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Wednesday, October 31, 2007
By Joby Warrick
Five years ago, elite Pakistani troops stationed near the border with Afghanistan began receiving hundreds of pairs of U.S.-made night-vision goggles that would enable them to see and fight al-Qaeda and Taliban insurgents in the dark. The sophisticated goggles, supplied by the Bush administration... (The Washington Post)
Friday, October 26, 2007
HERE'S AN IDEA for those members of a federal panel worried about what's being taught at a Saudi-supported school in Fairfax County. Give the academy a call and ask to take a look at the disputed works. That's what a Fairfax supervisor did, and school officials, without hesitation, opened their d... (The Washington Post)
Thursday, October 25, 2007
Responding to The Washington Post’s questions on foreign policy, senior Senator from Delaware and candidate for presidential nomination of the Democratic party, Joe Biden commented, “I'm a hell of a lot more worried about Pakistan" and added "I wish we'd pay as much attention to Pakistan as the saber rattling we're doing with Iran." His concern emanates from the fact that Pakistan already has nuclear weapons while Iran is still working on them.
Senator Biden is the second Democrat presidential candidate in this race who issued a statement regarding Pakistan’s ability to handle security related issues. Earlier, Senator Barak Obama had said that if elected as President of the United States he might order strikes inside Pakistan unilaterally.
Tuesday, October 23, 2007
Materials Missing At Library Of Congress
By James V. Grimaldi and Jacqueline Trescott
About one-sixth of the books, monographs and bound periodicals at the Library of Congress weren't where they were supposed to be because of flaws in the systems for shelving and retrieving materials, according to a survey to be made public at a congressional hearing today.
Saturday, October 20, 2007
INTERNATIONAL / ASIA PACIFIC October 21, 2007 News Analysis: In Pakistan Quandary, U.S. Reviews Stance By DAVID E. SANGER and DAVID ROHDE A political meltdown in Pakistan, where Al Qaeda, the Taliban, and nuclear weapons are all in play, could be a disaster for the Bush administration.
Friday, October 19, 2007
Sunday, October 14, 2007
Mind Your Mobile Manners
Saturday, October 6, 2007
Pakistan's Tainted Election
Gen. Pervez Musharraf is likely to be reelected as president today; whether he can maintain power is another question.
Saturday, October 6, 2007; Page A20
GEN. PERVEZ Musharraf will almost certainly succeed in orchestrating his "reelection" today as president of Pakistan -- but it will be an ugly victory. The national Parliament and provincial legislatures that will convene as an electoral college have little legitimacy, because they were chosen in rigged elections four years ago. In a genuine democratic election, Mr. Musharraf would have no chance of extending his eight years in power, which began with a military coup. Already tainted, the general's mandate will also be tenuous: Pakistan's Supreme Court ruled yesterday that the result cannot be certified until it rules on whether Mr. Musharraf is violating the constitution by entering the election without stepping down as Army commander in chief.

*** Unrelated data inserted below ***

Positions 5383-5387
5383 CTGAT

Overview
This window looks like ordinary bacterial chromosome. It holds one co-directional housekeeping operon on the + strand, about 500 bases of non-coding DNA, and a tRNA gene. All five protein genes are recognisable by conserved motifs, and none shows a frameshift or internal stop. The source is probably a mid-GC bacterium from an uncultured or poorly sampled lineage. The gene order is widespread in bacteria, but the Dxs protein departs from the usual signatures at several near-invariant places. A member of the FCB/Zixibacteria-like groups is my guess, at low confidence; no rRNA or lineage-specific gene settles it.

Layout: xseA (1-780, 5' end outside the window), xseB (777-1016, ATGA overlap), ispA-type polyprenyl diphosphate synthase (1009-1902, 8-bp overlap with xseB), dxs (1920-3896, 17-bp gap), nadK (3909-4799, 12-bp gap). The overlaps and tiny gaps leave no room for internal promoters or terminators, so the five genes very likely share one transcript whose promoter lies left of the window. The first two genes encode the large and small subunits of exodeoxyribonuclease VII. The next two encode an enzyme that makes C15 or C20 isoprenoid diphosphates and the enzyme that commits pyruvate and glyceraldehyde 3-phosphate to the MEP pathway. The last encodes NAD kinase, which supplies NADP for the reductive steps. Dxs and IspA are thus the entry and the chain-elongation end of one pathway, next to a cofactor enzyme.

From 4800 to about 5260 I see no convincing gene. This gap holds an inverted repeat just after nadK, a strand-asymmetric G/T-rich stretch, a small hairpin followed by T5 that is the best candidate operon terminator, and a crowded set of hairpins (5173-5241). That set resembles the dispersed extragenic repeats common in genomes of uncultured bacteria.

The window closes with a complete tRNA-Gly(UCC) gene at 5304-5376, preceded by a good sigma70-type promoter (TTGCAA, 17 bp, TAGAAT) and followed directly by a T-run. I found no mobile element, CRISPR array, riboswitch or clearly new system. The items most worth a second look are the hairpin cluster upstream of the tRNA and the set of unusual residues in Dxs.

The good news is that Pakistan's autocratic but ineffectual leader will probably surrender a large share of power in the coming weeks. He has promised that if granted a new mandate as president, he will give up his military command -- something that may cause the Supreme Court to overlook the legal problems with his election. Yesterday he also, at last, struck a deal with one of the country's two principal secular political party leaders, former prime minister Benazir Bhutto . Under its terms, corruption charges against Ms. Bhutto and her husband will be dropped and she will be allowed to return to Pakistan this month. Her party hopes to win parliamentary elections due by early next year and return her as prime minister.
In a few months Pakistan could be governed by a troika of Mr. Musharraf, Ms. Bhutto or another civilian prime minister, and the likely new army commander, Gen. Ashfaq Pervez Kiyani. The Bush administration, which has been quietly pushing for just such an outcome while publicly proclaiming disinterest in Pakistan's internal affairs, is hoping that it will strengthen the government both politically and militarily in what, right now, is a losing battle against Islamic extremism -- including Taliban and al-Qaeda forces that have gained control over a large and growing chunk of western Pakistan.
The problem with this convoluted process is that it may involve very little democracy. Though Ms. Bhutto says her deal with Mr. Musharraf is meant to ensure that parliamentary elections will be free and fair, it appeared yesterday that another major Pakistani political figure, Nawaz Sharif, could be excluded. Though relatively popular while in exile, Ms. Bhutto could quickly be discredited if she is seen to be gaining power through backroom dealing with Mr. Musharraf. The government has recently conducted a crackdown on opposition leaders from Mr. Sharif's party, as well as on the media. Unless the crackdown is reversed and a credible parliamentary election is held, Pakistan's moderate and secular center will continue to be at war with itself while its enemies grow steadily stronger. (The Washington Post)